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California: High Velocity Eye Injury

November 14, 2022 (3 min read)

A WCAB panel recently issued an interesting decision on the issue of high velocity eye injuries. The panel broadly interpreted the Labor Code § 4656(c)(3)(F) exception to the 104-week cap on temporary disability. Read our headnote below.


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Andrew Glick, Applicant v. Knight-Swift Transportation Holdings, Inc., PSI, Defendant

W.C.A.B. No. ADJ11799924—WCAB Panel: Commissioner Dodd, Deputy Commissioner Schmitz, Commissioner Razo

Workers’ Compensation Appeals Board (Board Panel Decision)

Opinion Filed November 2, 2022

Publication Status:  CAUTION:  This decision has not been designated as a “significant panel decision” by the Workers’ Compensation Appeals Board. Practitioners should proceed with caution when citing to this panel decision and should also verify the subsequent history of the decision, as these decisions are subject to appeal. WCAB panel decisions are citeable authority, particularly on issues of contemporaneous administrative construction of statutory language [see Griffith v. WCAB (1989) 209 Cal. App. 3d 1260, 1264, fn. 2, 54 Cal. Comp. Cases 145]. However, WCAB panel decisions are not binding precedent, as are en banc decisions, on all other Appeals Board panels and workers’ compensation judges [see Gee v. Workers’ Comp. Appeals Bd. (2002) 96 Cal. App. 4th 1418, 1425 fn. 6, 67 Cal. Comp. Cases 236]. While WCAB panel decisions are not binding, the WCAB will consider these decisions to the extent that it finds their reasoning persuasive [see Guitron v. Santa Fe Extruders (2011) 76 Cal. Comp. Cases 228, fn. 7 (Appeals Board En Banc Opinion)].  LexisNexis editorial consultants have deemed this panel decision noteworthy because it does one or more of the following: (1) Establishes a new rule of law, applies an existing rule to a set of facts significantly different from those stated in other decisions, or modifies, or criticizes with reasons given, an existing rule; (2) Resolves or creates an apparent conflict in the law; (3) Involves a legal issue of continuing public interest; (4) Makes a significant contribution to legal literature by reviewing either the development of workers’ compensation law or the legislative, regulatory, or judicial history of a constitution, statute, regulation, or other written law; and/or (5) Makes a contribution to the body of law available to attorneys, claims personnel, judges, the Board, and others seeking to understand the workers’ compensation law of California.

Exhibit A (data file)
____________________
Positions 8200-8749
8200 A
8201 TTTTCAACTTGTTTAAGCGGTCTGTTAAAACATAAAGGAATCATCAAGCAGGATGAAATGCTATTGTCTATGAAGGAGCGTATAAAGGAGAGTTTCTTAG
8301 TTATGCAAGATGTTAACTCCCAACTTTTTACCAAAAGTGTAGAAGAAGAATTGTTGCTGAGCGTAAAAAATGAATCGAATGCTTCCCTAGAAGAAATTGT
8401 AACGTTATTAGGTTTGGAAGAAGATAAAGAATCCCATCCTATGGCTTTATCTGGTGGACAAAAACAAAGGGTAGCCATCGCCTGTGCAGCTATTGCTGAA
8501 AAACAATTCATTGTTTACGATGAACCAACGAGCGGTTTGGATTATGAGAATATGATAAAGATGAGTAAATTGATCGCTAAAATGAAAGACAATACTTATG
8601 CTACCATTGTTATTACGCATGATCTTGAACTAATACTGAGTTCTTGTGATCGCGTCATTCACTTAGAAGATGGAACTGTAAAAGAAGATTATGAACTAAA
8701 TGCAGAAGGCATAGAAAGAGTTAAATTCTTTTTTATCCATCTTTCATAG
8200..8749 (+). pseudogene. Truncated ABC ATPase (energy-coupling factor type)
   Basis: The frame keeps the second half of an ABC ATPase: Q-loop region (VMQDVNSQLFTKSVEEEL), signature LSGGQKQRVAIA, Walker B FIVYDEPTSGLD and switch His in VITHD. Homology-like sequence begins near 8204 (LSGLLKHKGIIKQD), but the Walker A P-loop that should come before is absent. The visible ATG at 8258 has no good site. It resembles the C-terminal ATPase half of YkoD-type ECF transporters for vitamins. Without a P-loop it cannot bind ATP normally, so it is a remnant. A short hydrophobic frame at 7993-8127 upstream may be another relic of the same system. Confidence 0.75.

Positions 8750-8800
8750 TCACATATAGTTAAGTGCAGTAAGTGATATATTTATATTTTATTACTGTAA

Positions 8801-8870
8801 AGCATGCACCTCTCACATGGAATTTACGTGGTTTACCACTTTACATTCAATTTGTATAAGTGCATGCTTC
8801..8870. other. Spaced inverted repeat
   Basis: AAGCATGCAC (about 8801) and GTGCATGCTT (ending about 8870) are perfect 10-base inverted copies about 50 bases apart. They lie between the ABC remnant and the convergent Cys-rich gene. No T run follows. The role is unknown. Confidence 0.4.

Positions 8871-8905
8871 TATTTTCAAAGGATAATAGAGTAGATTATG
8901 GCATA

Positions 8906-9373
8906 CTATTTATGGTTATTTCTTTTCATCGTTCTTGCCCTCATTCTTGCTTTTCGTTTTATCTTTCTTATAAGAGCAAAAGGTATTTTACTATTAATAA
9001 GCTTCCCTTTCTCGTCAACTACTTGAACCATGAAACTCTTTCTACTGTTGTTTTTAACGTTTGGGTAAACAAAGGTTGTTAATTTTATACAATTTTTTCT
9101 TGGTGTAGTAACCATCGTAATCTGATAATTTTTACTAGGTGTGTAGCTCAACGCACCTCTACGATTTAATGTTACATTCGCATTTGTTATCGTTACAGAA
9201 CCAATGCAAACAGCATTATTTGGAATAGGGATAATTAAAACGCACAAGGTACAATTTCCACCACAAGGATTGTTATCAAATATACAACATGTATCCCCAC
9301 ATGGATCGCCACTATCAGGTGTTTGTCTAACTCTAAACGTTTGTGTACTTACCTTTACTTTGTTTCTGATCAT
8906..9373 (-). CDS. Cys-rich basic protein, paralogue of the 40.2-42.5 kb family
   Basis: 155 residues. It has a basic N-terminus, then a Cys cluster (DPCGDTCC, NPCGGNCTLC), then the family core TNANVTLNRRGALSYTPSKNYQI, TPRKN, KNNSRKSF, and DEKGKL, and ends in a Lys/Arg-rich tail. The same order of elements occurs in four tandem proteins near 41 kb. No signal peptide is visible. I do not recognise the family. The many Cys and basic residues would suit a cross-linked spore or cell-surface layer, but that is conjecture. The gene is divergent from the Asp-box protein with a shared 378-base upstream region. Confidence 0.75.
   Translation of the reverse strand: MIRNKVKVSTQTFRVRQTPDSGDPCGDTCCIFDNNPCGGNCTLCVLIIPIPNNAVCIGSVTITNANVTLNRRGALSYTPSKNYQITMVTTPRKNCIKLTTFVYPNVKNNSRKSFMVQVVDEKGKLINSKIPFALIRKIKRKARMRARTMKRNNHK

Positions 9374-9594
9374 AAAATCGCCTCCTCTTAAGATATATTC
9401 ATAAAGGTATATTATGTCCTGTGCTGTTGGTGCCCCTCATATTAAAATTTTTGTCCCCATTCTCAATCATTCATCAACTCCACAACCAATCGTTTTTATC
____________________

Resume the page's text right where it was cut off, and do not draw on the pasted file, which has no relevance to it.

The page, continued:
Disposition: Reconsideration is granted, and the December 17, 2020 Findings, Award and Order is affirmed.

Temporary Disability—Exceptions to Two-Year Cap on Benefits—High-Velocity Eye Injuries—WCAB, after granting reconsideration, held that WCJ appropriately exercised his discretion to find that applicant sustained “high-velocity eye injury” when, while crossing street on 11/26/2018, he was struck and thrown nearly 10 feet by motor vehicle traveling approximately 30 mile per hour, entitling him to up to 240 weeks of temporary disability pursuant to Labor Code § 4656(c)(3)(F), when impact of accident to applicant’s body caused applicant to hit ground with sufficient force to fracture both his right and left temporal bones and subsequently develop vision problems as well as eye pain, and although defendant asserted that exception to 104-week cap on temporary disability benefits in Labor Code § 4656(c)(3)(F) pertains only to direct eye injury from object traveling at high velocity and did not apply here because applicant’s eyes were not directly struck by any object, WCAB relied on statute’s language and analysis in Glover v. ACCU Construction, 2009 Cal. Wrk. Comp. P.D. LEXIS 301 (Appeals Board noteworthy panel decision), to conclude that Labor Code § 4656(c)(3)(F) does not require specific impact of high-velocity object with eye rather than impact to person for application of exception to 104-week temporary disability cap, and that evidence of subsequent medical treatment to applicant’s eyes in this case, including surgical repair of eye muscles to correct eye alignment and vision, was sufficient to establish “eye injury” for purposes Labor Code § 4656(c)(3)(F). [See generally Hanna, Cal. Law of Emp. Inj. and Workers' Comp. 2ssd § 7.02[2][b]; Rassp & Herlick, California Workers' Compensation Law, Ch. 6, § 6.12.]